I received an advance readers copy of this book from the publisher in exchange for an honest review
I wasn’t sure what to expect from this book but I absolutely loved it. I loved the concept and Greek mythology and most of all, I loved Poseidon. I thought he was so hilarious and he reminded me of Deadpool with his sass and snark.
I haven’t read a lot of books in verse so I can’t confidently say this book is really well written but I personally thought it was great.
The humor in this book is more on the dark side so if you’re not into that, you might not enjoy this book as much as I did.
Overall, I loved this book and read it in one sitting. I laughed a lot and I loved the modernization of Greek mythology.



Review: By Your Side by Kasie West

30256248By Your Side by Kasie West

Published January 31st 2017

When Autumn Collins finds herself accidentally locked in the library for an entire weekend, she doesn’t think things could get any worse. But that’s before she realizes that Dax Miller is locked in with her. Autumn doesn’t know much about Dax except that he’s trouble. Between the rumors about the fight he was in (and that brief stint in juvie that followed it) and his reputation as a loner, he’s not exactly the ideal person to be stuck with. Still, she just keeps reminding herself that it is only a matter of time before Jeff, her almost-boyfriend, realizes he left her in the library and comes to rescue her.

Only he doesn’t come. No one does.

Instead it becomes clear that Autumn is going to have to spend the next couple of days living off vending-machine food and making conversation with a boy who clearly wants nothing to do with her. Except there is more to Dax than meets the eye. As he and Autumn first grudgingly, and then not so grudgingly, open up to each other, Autumn is struck by their surprising connection. But can their feelings for each other survive once the weekend is over and Autumn’s old life, and old love interest, threaten to pull her from Dax’s side?


I’m a massive fan of Kasie West’s books so I had no doubts that I wouldn’t love this book. I have yet to read one of Kasie’s contemporaries and not fall in love with it. And By Your Side was extra special to me.
I loved the writing, the plot was super cute and fun, I really liked the characters (Jeff was so dumb though), but what I loved most about this book was the representation of anxiety disorder in the main character. I wasn’t expecting that aspect of diversity in this book and I was really thrilled to see such a common mental illness being represented in a main stream YA novel. I really related to Autumn because of that. I really loved how the plot didn’t focus on her anxiety but it was definitely part of Autumn’s life. It showed how she managed her anxiety and how it affected her life. It felt really authentic. I felt like Kasie normalized anxiety disorder in By Your Side. I also loved how supportive Autumn’s family was (her mom even encouraged her to take time off from school) and how Dax always tried to help instead of freaking out about it.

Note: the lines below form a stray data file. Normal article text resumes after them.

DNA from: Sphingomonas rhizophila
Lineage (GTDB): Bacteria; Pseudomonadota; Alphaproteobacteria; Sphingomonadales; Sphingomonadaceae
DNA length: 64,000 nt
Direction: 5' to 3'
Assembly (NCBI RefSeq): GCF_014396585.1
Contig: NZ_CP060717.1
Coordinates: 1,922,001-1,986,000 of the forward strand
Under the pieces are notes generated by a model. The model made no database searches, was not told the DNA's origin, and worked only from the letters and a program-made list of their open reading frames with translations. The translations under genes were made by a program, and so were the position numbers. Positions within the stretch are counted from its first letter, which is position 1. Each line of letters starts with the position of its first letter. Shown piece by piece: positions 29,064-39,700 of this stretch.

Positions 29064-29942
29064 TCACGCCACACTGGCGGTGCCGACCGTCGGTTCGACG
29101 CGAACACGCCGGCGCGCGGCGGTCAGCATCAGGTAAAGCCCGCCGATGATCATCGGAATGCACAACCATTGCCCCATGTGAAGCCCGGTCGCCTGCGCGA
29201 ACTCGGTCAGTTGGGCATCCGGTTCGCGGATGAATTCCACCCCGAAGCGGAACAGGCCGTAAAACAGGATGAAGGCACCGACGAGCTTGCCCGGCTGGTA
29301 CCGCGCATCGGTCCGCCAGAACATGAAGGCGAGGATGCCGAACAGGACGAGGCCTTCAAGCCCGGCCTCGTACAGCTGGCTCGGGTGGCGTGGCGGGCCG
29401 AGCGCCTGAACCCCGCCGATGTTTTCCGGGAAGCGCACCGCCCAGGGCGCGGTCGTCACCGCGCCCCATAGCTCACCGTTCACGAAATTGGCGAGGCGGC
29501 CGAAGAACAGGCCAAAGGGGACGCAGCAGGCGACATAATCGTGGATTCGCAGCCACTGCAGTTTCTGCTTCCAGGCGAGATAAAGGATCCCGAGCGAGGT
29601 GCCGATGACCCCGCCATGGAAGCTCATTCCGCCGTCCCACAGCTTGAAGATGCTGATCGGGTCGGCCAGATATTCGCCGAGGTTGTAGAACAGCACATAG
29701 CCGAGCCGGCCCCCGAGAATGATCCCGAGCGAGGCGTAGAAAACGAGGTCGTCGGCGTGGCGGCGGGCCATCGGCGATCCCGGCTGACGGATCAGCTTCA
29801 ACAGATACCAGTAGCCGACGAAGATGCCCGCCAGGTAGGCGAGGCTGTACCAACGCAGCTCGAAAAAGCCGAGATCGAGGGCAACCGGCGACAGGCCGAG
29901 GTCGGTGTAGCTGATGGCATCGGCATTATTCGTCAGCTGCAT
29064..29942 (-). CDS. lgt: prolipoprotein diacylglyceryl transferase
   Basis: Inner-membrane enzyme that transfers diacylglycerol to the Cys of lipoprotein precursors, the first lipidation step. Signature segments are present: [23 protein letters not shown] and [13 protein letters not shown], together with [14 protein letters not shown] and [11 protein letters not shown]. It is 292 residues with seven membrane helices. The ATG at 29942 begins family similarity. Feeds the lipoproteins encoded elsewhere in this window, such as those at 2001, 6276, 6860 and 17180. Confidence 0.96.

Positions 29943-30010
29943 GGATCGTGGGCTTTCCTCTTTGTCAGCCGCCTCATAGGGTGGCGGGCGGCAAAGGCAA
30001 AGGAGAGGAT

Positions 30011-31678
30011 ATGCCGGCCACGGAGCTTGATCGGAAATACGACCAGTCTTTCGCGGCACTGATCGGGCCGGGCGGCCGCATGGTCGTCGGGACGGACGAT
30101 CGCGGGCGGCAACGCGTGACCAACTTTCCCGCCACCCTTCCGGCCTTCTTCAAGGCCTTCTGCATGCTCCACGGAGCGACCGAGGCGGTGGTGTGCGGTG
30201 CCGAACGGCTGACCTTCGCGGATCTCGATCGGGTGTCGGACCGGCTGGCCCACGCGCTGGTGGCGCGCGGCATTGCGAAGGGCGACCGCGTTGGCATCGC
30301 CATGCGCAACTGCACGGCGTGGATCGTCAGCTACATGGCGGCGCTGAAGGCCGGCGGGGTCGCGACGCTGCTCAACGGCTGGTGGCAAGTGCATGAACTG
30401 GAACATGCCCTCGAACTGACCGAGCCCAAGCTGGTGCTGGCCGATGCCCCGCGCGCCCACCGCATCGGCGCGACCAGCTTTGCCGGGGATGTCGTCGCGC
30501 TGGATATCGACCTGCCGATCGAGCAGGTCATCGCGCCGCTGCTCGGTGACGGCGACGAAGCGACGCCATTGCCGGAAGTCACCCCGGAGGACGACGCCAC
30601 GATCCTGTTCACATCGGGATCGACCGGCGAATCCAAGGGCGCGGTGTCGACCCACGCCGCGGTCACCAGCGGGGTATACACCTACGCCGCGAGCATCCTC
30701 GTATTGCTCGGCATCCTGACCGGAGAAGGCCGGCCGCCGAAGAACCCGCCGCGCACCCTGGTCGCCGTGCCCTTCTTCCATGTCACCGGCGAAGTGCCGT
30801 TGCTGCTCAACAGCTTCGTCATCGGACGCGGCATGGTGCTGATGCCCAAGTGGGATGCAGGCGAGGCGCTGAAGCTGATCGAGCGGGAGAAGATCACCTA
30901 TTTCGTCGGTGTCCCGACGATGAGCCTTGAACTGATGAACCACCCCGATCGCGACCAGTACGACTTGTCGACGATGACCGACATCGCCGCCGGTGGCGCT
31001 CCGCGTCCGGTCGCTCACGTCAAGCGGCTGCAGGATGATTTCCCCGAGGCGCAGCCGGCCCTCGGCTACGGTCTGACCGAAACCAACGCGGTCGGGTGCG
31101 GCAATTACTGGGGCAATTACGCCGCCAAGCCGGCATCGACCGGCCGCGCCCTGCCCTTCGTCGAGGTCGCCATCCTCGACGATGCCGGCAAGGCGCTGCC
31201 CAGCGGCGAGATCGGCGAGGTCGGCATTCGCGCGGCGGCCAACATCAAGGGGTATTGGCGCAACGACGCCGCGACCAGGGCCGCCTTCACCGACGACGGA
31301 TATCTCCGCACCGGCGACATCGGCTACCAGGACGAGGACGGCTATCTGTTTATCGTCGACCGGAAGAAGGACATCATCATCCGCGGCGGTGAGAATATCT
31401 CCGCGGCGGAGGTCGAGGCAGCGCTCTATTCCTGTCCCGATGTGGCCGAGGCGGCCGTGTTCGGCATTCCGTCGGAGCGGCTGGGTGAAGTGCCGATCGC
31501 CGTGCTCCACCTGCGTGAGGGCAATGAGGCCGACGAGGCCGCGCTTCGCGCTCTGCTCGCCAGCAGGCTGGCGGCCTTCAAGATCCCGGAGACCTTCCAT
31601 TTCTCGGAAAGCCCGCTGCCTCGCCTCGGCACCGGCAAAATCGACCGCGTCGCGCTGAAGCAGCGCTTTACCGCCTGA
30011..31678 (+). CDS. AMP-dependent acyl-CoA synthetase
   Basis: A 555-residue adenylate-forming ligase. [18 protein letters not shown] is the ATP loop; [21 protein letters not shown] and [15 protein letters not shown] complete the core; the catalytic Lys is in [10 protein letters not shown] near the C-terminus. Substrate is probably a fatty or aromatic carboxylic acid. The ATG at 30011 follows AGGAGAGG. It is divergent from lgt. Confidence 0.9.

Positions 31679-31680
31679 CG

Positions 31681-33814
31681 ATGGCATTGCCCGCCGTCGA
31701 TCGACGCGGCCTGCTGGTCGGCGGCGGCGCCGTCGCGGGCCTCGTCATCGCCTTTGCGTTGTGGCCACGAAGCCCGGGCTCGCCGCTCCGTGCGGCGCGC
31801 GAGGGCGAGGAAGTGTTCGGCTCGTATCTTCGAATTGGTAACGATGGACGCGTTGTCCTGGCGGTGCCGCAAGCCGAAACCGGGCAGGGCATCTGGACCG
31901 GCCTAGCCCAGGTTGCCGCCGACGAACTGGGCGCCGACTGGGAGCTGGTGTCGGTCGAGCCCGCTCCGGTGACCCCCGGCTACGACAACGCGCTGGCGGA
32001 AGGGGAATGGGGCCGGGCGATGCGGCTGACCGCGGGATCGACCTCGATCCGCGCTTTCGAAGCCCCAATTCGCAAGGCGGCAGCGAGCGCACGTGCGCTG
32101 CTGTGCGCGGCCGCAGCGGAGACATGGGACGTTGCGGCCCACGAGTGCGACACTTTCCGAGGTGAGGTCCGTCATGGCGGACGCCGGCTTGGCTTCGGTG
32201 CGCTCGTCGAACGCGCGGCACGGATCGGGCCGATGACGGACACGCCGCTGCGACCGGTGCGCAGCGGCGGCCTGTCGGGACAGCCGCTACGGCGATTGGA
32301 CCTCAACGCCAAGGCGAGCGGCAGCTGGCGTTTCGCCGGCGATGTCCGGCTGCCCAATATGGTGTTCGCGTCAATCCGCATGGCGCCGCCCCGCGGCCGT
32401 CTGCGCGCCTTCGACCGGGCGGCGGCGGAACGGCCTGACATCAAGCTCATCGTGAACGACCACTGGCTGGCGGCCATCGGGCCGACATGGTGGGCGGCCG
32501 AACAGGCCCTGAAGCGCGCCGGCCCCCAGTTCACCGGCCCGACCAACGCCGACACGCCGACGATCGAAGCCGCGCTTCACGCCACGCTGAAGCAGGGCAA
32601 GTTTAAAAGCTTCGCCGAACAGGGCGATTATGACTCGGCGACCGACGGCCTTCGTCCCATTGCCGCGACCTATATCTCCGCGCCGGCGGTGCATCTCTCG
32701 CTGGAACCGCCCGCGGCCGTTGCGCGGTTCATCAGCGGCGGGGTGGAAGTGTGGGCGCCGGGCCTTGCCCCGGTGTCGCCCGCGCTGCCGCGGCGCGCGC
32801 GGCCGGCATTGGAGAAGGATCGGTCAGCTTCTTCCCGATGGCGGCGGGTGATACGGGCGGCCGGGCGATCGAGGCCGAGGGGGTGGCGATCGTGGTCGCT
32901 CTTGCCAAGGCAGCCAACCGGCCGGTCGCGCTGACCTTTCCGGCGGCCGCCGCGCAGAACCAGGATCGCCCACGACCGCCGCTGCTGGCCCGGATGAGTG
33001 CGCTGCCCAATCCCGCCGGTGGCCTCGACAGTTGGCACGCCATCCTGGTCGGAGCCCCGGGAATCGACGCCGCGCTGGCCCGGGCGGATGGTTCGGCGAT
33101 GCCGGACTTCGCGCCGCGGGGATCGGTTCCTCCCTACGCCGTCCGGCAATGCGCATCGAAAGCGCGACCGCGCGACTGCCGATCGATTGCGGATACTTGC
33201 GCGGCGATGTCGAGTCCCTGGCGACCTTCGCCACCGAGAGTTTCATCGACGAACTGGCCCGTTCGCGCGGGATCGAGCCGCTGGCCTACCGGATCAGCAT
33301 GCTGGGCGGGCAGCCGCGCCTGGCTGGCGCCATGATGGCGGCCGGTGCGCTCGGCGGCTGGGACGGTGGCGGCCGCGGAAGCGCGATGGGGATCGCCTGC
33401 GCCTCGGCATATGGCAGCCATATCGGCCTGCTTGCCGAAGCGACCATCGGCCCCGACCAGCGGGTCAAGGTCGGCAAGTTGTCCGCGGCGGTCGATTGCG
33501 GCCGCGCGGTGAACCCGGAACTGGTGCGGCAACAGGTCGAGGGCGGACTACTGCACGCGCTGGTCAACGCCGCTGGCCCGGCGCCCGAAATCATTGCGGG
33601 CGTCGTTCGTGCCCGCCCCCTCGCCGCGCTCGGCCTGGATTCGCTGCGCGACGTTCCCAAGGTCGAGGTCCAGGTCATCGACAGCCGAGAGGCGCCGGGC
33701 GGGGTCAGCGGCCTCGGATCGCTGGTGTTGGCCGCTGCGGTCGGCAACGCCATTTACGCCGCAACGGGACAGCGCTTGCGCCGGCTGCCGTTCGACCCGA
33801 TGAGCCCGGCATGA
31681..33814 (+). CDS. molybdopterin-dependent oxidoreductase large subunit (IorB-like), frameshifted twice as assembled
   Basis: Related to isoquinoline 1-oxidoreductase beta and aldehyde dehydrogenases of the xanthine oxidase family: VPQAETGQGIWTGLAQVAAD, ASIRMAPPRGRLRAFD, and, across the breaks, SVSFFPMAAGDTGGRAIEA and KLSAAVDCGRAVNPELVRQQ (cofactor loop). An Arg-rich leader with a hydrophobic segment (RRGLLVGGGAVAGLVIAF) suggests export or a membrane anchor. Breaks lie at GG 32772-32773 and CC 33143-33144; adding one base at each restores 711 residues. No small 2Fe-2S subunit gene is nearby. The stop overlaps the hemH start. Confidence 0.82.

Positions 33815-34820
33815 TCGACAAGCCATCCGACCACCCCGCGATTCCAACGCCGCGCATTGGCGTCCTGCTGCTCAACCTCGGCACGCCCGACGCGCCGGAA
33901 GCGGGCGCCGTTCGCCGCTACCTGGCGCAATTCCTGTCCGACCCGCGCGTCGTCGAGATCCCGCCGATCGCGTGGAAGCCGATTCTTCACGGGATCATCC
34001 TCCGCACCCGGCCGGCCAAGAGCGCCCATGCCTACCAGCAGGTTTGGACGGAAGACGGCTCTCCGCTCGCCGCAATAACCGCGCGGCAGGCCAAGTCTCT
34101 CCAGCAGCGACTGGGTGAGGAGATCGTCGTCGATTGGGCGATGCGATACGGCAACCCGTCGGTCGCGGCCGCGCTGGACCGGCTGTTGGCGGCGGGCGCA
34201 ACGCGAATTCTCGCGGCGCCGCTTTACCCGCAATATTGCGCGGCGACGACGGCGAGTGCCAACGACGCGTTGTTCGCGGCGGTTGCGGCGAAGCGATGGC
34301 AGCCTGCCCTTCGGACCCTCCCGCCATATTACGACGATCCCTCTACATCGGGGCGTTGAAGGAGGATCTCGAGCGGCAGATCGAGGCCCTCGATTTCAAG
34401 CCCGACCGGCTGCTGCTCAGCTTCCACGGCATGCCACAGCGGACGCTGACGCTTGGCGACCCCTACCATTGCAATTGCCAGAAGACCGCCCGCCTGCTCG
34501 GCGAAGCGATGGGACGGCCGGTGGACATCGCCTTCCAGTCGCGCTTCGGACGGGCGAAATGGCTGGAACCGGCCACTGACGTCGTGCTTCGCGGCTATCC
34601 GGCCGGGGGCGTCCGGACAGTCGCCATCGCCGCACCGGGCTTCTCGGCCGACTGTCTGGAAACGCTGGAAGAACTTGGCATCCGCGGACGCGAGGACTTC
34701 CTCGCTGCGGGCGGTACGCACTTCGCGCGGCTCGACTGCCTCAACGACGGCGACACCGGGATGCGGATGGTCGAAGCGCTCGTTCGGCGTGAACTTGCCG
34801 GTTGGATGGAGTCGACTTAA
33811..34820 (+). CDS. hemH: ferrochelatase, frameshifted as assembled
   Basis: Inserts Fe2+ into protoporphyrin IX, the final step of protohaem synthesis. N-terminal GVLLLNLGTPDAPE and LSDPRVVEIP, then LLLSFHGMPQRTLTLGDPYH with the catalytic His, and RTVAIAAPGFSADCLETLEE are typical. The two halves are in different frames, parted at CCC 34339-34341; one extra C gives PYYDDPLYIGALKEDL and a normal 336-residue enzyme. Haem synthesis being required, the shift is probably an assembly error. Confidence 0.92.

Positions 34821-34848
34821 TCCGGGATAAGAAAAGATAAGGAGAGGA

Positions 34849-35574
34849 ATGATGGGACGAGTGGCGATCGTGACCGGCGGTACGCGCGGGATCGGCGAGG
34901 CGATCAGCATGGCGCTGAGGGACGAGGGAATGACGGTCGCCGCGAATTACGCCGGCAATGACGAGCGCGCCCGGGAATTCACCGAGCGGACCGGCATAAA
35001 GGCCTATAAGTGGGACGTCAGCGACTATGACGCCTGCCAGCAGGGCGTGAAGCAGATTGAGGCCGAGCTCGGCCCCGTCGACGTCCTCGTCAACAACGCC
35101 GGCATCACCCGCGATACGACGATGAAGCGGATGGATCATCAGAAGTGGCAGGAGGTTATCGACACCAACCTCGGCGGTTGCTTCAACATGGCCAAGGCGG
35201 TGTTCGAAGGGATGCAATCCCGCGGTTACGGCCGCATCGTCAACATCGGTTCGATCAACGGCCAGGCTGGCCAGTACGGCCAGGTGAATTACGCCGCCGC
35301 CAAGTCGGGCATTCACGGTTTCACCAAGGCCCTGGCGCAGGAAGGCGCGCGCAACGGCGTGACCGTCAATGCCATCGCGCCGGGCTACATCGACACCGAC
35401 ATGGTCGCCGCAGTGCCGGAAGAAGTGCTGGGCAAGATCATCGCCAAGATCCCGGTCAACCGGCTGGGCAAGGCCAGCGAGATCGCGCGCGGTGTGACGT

Overall, I loved By Your Side. It was a cute, fluffy YA with a great representation of anxiety disorder. I definitely recommend this book.



ARC Review: Making My Pitch: A Woman’s Baseball Odyssey by Ila Jane Borders

31380080Making My Pitch: A Woman’s Baseball Odyssey by Ila Jane Borders

Expected publication: April 1st 2017

Making My Pitch tells the story of Ila Jane Borders, who despite formidable obstacles became a Little League prodigy, MVP of her otherwise all-male middle school and high school teams, the first woman awarded a baseball scholarship, and the first to pitch and win a complete men’s collegiate game. After Mike Veeck signed Borders in May 1997 to pitch for his St. Paul Saints of the independent Northern League, she accomplished what no woman had done since the Negro Leagues era: play men’s professional baseball. Borders played four professional seasons and in 1998 became the first woman in the modern era to win a professional ball game.

Borders had to find ways to fit in with her teammates, reassure their wives and girlfriends, work with the media, and fend off groupies. But these weren’t the toughest challenges. She had a troubled family life, a difficult adolescence as she struggled with her sexual orientation, and an emotionally fraught college experience as a closeted gay athlete at a Christian university.

Making My Pitch shows what it’s like to be the only woman on the team bus, in the clubhouse, and on the field. Raw, open, and funny at times, her story encompasses the loneliness of a groundbreaking pioneer who experienced grave personal loss. Borders ultimately relates how she achieved self-acceptance and created a life as a firefighter and paramedic and as a coach and goodwill ambassador for the game of baseball.


This book was amazing. As an avid sports fan, especially of baseball, I loved reading about Ila’s experiences. Ila described her games so fantastically, I felt like I was listening to the games on the radio. I was so emotionally invested in her journey and I rooted for her every moment I was reading.
As a female sports fan, I’ve experienced the sexism that is in men dominated sports and I can’t imagine everything Ila has gone through. I’ve never met Ila, and I doubt I ever will, but I’m incredibly proud of her and everything she’s accomplished. She didn’t let the sexism stop her and she’s extremely inspiring.
Making My Pitch is an insightful look into baseball and what it takes to be a pitcher. It showcases how unnecessarily difficult it is for women to break into the sport, even when they have the skill and talent to be one of the best.
I definitely recommend this book to any sports fan, especially young women. Ila tells it like it is and will show you a new perspective on baseball. She’s inspiring and brave and I’ll always remember her story.